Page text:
Choi (Korean surname)

[[Image:Distribution of South Korean family names.svg|thumb|right|54% of Korean people bear the family name Kim, Lee, Park, Choi, Jung, or variants thereof.

- Choi (Korean surname)

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Haeju

City located in South Hwanghae Province near Haeju Bay in North Korea.

Haeju is the home of the Haeju Choi and the Haeju Oh clan.

Gyeongju

Coastal city in the far southeastern corner of North Gyeongsang Province in South Korea.

A portrait of the last king of Silla, King Gyeongsun (r. 927–935). After his surrender to King Taejo, Gyeongju lost its status as capital city.
Chilbulam (rock-engraving of seven Buddhas) on Namsan, Gyoengju.
Seokguram grotto on the slopes of Toham mountain.
Principal mountains and drainage patterns of Gyeongju. Mountains of 500 to 700 m are in green, those taller than 700 m in violet. The rest three in gray are under 500 m.
Gyeongju City Hall in Dongcheon-dong.
Gyeongju National Museum.
A gold crown excavated from Gold Crown Tomb. National Treasures of South Korea No. 87.
Divine Bell of King Seongdeok
Yi Je-hyeon (1287–1367)
Gyeongju bread, a local speciality.
Ssambap, a rice dish served with vegetable leaves, various small side dishes and condiments.
2008 Gyeongju Citizens' Athletics Festival held at Gyeongju Public Stadium.
Gampo Port
Paddy fields in Gyeongju
A fruit shop at Seongdong Market
Dabotap pagoda at Bulguksa temple
Bunhwangsa pagoda, National Treasure of Korea No. 30
Gyeongju Sinmun, a local newspaper company is housed in this building.
A building of the Gyeongju Hyanggyo
Campus of Dongguk University in Gyeongju at night
Dongguk University Gyeongju Hospital
A view of Hyeongsan River from Dong Bridge. The river is one of water sources of Gyeongju.
Gyeongju train station

The Gyeongju Choe and Lee clans also trace their ancestry to the Silla elites.

Choe Chiwon

Korean philosopher and poet of the late medieval Unified Silla period (668-935).

Portrait of Choe Chiwon.

Choe Chiwon is now claimed by the Gyeongju Choe clan as their founder.

Choe Yeong

Korean general born in Hongseong or Cheorwon during the Goryeo period.

The tomb of General Choi Yeong

Choe Yeong was born into the prestigious Cheolwon (more recently known as Dongju) Choe noble clan as the fifth descendant of Choe Yu-cheong, the Grand Scholar of Jiphyeonjeon, the Royal Academy, and the son of Choe Won-jik.

Choe Bu

Korean official during the early Joseon Dynasty.

The hyanggyo of Daegu; the hyanggyo were government-run educational facilities where students were educated for civil service.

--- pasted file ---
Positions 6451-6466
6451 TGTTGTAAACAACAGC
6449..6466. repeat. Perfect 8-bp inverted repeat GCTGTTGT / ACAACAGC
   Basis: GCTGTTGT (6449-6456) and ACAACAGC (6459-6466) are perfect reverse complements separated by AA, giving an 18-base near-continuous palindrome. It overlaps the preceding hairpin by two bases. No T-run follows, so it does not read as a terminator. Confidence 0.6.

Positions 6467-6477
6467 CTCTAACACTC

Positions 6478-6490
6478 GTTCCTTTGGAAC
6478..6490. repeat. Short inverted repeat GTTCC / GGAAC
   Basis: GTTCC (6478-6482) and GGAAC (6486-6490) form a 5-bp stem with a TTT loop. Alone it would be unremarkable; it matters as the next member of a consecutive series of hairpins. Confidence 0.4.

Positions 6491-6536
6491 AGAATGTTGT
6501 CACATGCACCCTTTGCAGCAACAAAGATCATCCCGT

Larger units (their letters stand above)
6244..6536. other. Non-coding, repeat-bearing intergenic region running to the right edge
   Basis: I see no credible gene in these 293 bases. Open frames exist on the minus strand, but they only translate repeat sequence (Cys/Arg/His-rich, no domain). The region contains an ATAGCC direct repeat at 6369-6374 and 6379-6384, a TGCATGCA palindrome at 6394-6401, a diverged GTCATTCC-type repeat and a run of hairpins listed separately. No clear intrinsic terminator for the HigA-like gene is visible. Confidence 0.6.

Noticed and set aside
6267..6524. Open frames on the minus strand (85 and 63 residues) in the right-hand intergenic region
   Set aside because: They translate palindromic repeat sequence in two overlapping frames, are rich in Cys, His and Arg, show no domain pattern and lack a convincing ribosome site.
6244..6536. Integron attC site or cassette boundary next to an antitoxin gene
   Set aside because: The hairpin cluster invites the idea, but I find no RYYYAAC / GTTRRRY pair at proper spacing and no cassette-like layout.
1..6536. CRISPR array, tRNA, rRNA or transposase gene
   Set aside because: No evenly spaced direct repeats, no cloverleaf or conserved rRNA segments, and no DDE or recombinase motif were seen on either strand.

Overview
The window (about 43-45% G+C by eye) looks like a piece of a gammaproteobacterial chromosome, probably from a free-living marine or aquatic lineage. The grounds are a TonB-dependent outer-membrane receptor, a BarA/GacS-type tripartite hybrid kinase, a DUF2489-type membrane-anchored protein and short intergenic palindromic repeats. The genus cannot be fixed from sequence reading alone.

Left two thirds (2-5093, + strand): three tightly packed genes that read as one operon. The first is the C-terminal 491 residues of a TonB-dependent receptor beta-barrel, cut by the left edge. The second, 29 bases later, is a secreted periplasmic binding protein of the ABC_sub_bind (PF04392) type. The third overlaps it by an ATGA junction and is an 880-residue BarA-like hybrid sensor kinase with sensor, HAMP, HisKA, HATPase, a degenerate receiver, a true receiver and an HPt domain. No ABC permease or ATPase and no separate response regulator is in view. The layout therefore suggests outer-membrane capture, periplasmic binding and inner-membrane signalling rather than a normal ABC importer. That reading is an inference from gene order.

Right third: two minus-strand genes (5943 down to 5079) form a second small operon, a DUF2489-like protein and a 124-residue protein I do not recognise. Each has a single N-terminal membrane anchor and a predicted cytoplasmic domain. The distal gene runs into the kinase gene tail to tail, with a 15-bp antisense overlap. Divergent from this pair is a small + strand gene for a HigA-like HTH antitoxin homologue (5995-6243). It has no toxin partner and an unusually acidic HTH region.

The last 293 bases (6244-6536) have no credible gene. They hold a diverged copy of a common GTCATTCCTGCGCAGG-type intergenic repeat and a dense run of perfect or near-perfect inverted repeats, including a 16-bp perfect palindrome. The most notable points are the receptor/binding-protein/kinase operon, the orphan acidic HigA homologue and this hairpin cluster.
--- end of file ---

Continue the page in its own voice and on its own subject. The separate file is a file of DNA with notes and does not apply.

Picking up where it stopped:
Map of the Korean peninsula with Jeju Island located towards the bottom left in the East China Sea
An 1871 photo of a Korean junk ship
A scene from a 12th-century painting by the Song dynasty artist Zhang Zeduan, showing people carried in Chinese litters, the same which Choe and his officers were carried around in while traversing through Zhejiang
The course of the Grand Canal; from Ningbo to Beijing, Choe Bu's escort party traveled a total distance of 2340 km in 49 days of travel.
The Liuhe Pagoda of Hangzhou, built by 1165 during the Song dynasty
The Precious Belt Bridge of Suzhou, built in 1446 during the Ming dynasty
Grand Canal section of modern Jining, Shandong
The Hongzhi Emperor (r. 1488–1505)

Choe Bu of the Tamjin Choe clan was born in 1454 in the prefectural town of Naju in Jeollanam-do, Korea.

Choe U

1235 Mongol invasion of Goryeo

Choe U (1166 - 10 December 1249) was the second Choe dictator of the Ubong Choe Military regime.

Choe Chung

Satellite image of Korea

Choe Chung (984–1068) was a Korean Confucian scholar and poet of the Haeju Choe clan during the Goryeo period.

Choe Sejin

Korean linguist, and a translator and interpreter of the Chinese language during the Joseon Dynasty.

He is of the Goesan Choe clan and his courtesy name was Gongseo (공서; 公瑞).

Goryeo military regime

The government of the Goryeo dynasty from the time of the military coup d'état of 1170 to the Sambyeolcho Rebellion of 1270 and the definitive subordination of Korea to the Yuan dynasty.

The rule of the Ubong Choe family from 1196 to 1258 is known as the "regime of the Choe clan" (최씨정권, 崔氏政權).

Goguryeo controversies

Ancient kingdom (37 BC – 668 AD) located in present-day Northeast China and the Korean Peninsula.

Like Wang Geon, regional warlords and residents situated in today's Pyeong'an, Hwanghae, Gangwon, and northern parts of the Gyeonggi Province were for the most part Goguryeo refugees that founded the Goryeo Dynasty with Wang Geon. Korean surnames such as Yun (尹), Kang (姜/康), Yoo (柳/庾/劉), Yeom (廉), Cha (車), Hwangbo (皇甫), etc., are known to have descended from these regional lords of Goguryeo descent. Aside from these surnames, other regional lords and contributors to the founding of the nation were also given Silla-style surnames such as Kim (金), Park (朴), Choi (崔), and Jung (鄭). A significant amount of Goguryeo refugees have also maintained a strong presence in the southwestern regions of the Jeolla Province after the fall of Goguryeo in the form of the Kingdom of Bodeok; later having been incorporated into Silla and hence deported to southern regions by Sinmun of Silla. The main contingents of the Goguryeo Revival Movement linked with former Goguryeo warlords and nobles rooted in Liaodong and Pyongyang rebelling against Tang's dominion have also been accepted into Silla during the course of the Silla-Tang Wars; later settling within Silla's polity. These dispersed group of Goguryeo people would later constitute a part of the northern warlords and residents of Goguryeo descent around the time of Silla's fall.